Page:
Economics teachers who participated in professional development courses at the University of Alaska Anchorage Center for Economic Education tour the Island Princess’ bridge while the ship was docked in Whittier August 4.
John Binkley, President, Alaska Cruise Association, said the industry is pleased that access issues with the Ocean Ranger program have been resolved, and pledged to continue to work cooperatively with the state.
“This industry is committed to making the Ocean Ranger program successful and our job isn’t complete until all Ocean Rangers have complete access,” Binkley said.
Binkley made the remarks in response to a new report from Crowley Marine Service, the contractor that administers the program for the Alaska Department of Environmental Conservation. An earlier report raised access issues aboard some ships and claims that some rangers could not complete their checklists.
“The results of this survey indicate that at this time the ocean rangers are currently being given sufficient access to all areas of the vessel needed to complete their daily checklists,” stated the Alaska Department of Environmental Conservation.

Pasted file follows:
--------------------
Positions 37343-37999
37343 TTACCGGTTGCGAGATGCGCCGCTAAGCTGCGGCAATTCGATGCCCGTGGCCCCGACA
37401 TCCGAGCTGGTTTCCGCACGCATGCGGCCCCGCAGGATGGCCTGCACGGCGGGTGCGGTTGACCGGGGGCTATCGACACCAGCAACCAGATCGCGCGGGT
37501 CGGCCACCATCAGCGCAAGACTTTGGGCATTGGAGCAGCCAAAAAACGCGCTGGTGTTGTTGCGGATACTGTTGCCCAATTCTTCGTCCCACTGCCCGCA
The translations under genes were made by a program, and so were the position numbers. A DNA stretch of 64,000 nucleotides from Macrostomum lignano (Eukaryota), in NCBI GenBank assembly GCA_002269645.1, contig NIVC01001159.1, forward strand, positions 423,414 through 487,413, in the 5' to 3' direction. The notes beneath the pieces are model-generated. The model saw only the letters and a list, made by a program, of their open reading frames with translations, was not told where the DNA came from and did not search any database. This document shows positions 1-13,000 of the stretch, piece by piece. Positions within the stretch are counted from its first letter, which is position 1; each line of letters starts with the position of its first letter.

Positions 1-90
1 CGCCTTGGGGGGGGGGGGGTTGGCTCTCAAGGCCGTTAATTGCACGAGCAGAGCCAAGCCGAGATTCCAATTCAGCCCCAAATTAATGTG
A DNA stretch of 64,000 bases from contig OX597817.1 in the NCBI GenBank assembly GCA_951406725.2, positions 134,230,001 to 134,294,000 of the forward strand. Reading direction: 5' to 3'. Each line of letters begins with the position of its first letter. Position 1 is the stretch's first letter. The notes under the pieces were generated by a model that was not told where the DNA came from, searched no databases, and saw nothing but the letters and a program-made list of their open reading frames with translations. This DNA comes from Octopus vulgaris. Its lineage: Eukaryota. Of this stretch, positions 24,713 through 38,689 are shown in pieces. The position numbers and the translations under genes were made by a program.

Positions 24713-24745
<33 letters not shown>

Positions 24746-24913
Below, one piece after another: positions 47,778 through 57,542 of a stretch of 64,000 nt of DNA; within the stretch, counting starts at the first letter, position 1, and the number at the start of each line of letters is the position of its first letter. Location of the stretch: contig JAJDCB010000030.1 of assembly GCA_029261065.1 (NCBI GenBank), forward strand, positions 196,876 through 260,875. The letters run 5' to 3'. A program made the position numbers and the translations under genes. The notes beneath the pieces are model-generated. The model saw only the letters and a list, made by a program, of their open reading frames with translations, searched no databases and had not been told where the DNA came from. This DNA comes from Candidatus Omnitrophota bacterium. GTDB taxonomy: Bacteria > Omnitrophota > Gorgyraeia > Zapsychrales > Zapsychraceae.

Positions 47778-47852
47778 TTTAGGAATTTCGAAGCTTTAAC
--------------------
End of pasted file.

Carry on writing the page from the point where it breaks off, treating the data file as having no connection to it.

The Ocean Ranger program was part of a wide-ranging citizen initiative that passed in 2006. Alaska is the only state to require U.S. Coast Guard-licensed marine engineers on board vessels to act as independent observers monitoring state environmental and health and safety practices. The program is funded by a $4 passenger fee.
To view the full report on-line please visit: http://www.dec.state.ak.us/water/cruise_ships/docs/Access_Survey_Report.pdf